A few years ago, a high school student from Richardson, Texas, set about solving a challenge that has plagued health workers and government leaders for decades in Bangladesh. Arsenic—a naturally occurring contaminant—is poisoning the water supply of as many as 77 million people in the country and is responsible for one in five deaths.
With a bucket from Home Depot, nanoparticles of rust and some sand, Thabit Pulak built an affordable tool to not only test the quality of drinking water for arsenic, but actually remove it from the water supply. More importantly, Pulak’s design costs just a fraction of the expense of common arsenic test kits. And today, he plans to bring his lifesaving tool to the global market.
Pulak is just one of the countless innovators transforming the face of development. By partnering with these entrepreneurs, we are advancing a new model of development that connects the world’s brightest problem solvers to our biggest challenges.
In the last four years, we have launched five Grand Challenges for Development grant competitions to generate breakthrough solutions to issues like water scarcity and childhood illiteracy—with half of the submissions coming from the developing world. In fact, just a few months ago, The New York Times covered the story on its front page of one of our winners—an Argentinean auto mechanic who, with no medical training, designed a device that makes it safer and easier to deliver a baby.
Through President Barack Obama’s Power Africa initiative, we’re securing partnerships with multinational companies and local entrepreneurs to remove the single greatest barrier to growth on the continent: access to energy. Less than a year since launching, we have either financially closed or planned nearly 8,000 megawatts of power projects—putting us more than halfway towards our goal of expanding electricity to 20 million homes and businesses. That means that the power won’t go out in the middle of surgery, businesses won’t have to close their doors at sundown, and children will have a light to read by.
Designed to find and scale cost-efficient solutions, our Development Innovation Ventures Fund has invested in at least 88 ideas across 29 countries—from mobile technologies that boost hospital efficiency to a $10 device that prevents the leading cause of maternal mortality.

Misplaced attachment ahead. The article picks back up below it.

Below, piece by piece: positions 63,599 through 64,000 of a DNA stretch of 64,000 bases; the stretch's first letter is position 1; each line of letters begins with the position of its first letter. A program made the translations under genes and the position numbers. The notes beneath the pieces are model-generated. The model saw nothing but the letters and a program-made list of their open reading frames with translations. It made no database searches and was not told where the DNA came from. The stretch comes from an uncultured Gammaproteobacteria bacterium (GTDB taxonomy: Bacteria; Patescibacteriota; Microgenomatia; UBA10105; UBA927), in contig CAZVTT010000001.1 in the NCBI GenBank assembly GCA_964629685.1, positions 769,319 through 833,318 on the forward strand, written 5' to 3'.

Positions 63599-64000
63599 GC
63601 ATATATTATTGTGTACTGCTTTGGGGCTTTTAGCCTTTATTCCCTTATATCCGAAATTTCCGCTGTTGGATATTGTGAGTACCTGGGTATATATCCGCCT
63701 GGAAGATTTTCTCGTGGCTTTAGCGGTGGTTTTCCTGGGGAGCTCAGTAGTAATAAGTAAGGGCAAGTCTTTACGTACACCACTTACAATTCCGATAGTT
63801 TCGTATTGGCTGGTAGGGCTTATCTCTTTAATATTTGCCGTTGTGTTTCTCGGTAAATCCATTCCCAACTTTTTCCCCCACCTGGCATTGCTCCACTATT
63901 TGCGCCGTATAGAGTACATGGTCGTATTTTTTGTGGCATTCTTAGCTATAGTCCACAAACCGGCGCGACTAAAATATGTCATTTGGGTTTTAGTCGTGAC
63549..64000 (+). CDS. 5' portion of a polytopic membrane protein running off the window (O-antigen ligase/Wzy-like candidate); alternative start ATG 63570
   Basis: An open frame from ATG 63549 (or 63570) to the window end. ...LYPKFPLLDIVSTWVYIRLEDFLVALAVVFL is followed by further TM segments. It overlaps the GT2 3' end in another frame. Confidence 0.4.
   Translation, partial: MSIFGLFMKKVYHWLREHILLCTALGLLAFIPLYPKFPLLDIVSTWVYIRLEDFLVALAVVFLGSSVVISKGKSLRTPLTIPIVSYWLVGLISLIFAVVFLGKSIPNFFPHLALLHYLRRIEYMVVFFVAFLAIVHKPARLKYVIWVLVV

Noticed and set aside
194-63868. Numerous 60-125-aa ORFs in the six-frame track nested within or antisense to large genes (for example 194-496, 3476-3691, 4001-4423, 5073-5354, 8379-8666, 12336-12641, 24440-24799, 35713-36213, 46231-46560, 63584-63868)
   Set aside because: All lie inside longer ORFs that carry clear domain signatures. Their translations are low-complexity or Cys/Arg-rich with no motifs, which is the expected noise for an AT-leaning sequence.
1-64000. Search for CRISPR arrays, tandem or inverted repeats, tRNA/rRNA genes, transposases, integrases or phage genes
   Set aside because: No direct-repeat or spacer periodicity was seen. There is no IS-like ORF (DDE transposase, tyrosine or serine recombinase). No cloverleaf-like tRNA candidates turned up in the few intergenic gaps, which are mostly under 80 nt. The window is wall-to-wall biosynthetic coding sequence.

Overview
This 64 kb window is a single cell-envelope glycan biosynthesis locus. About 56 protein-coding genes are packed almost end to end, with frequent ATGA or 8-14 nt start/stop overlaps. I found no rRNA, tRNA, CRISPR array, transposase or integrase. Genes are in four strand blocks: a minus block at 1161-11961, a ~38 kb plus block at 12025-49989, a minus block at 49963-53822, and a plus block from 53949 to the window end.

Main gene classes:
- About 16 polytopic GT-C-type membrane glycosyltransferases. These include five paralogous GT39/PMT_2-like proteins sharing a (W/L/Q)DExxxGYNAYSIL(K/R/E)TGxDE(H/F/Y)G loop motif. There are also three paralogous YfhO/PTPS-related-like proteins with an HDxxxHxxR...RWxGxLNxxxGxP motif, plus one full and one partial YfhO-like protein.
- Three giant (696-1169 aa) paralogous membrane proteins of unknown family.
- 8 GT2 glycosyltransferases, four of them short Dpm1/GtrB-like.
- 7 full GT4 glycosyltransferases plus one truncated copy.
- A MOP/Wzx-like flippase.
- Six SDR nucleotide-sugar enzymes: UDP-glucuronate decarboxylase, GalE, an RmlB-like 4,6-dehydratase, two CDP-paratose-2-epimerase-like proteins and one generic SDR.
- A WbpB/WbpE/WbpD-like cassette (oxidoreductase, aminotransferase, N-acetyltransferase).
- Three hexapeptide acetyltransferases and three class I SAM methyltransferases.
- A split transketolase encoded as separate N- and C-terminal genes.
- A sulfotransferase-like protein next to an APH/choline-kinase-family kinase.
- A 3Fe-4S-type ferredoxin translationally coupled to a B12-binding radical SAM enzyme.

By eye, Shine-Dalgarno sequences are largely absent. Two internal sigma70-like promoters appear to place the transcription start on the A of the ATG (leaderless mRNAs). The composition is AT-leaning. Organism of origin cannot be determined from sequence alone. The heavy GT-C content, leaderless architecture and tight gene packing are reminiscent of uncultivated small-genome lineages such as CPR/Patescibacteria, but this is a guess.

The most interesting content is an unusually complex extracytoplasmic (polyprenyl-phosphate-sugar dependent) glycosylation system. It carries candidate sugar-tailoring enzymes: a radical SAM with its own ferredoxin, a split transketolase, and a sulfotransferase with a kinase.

But perhaps most exciting is the recent launch of our U.S. Global Development Lab—a historic investment in the power of science and technology to bend the curve of development. It will generate, test and scale breakthrough solutions to complex development challenges, while attracting private sector investment to improve the sustainability of our efforts.
We’re working with people like Navyn Salem, the founder of Edesia—an organization that produces ready-to-eat, nutrition-packed food that is saving lives from Somalia to Syria. Today, Edesia is reaching nearly 2 million children in 44 countries and creating 65 jobs here at home. We’re also working with Ashifi Gogo, CEO and founder of Sproxil, a mobile technology company that combats the $200 billion counterfeit pharmaceutical industry. Today, its mobile system has been used on over 100 million products and by more than 2 million customers—with potential applications in a range of industries.
And we are partnering with many more innovators like them. All told, our Agency’s open competitions have received more than 6,000 applicants—and nearly 70 percent of them have never worked with us before. They are creating innovations that are saving lives, reducing costs and strengthening the world’s most vulnerable communities in ways we could have never imagined.
From universities to refugee camps, from Nairobi to San Antonio, we’ve seen that ingenuity and good ideas are universal. As our Agency responds to the world’s most pressing crises, we will continue to have our eye on the future—and empower the innovators who will shape it.
Last updated: December 11, 2014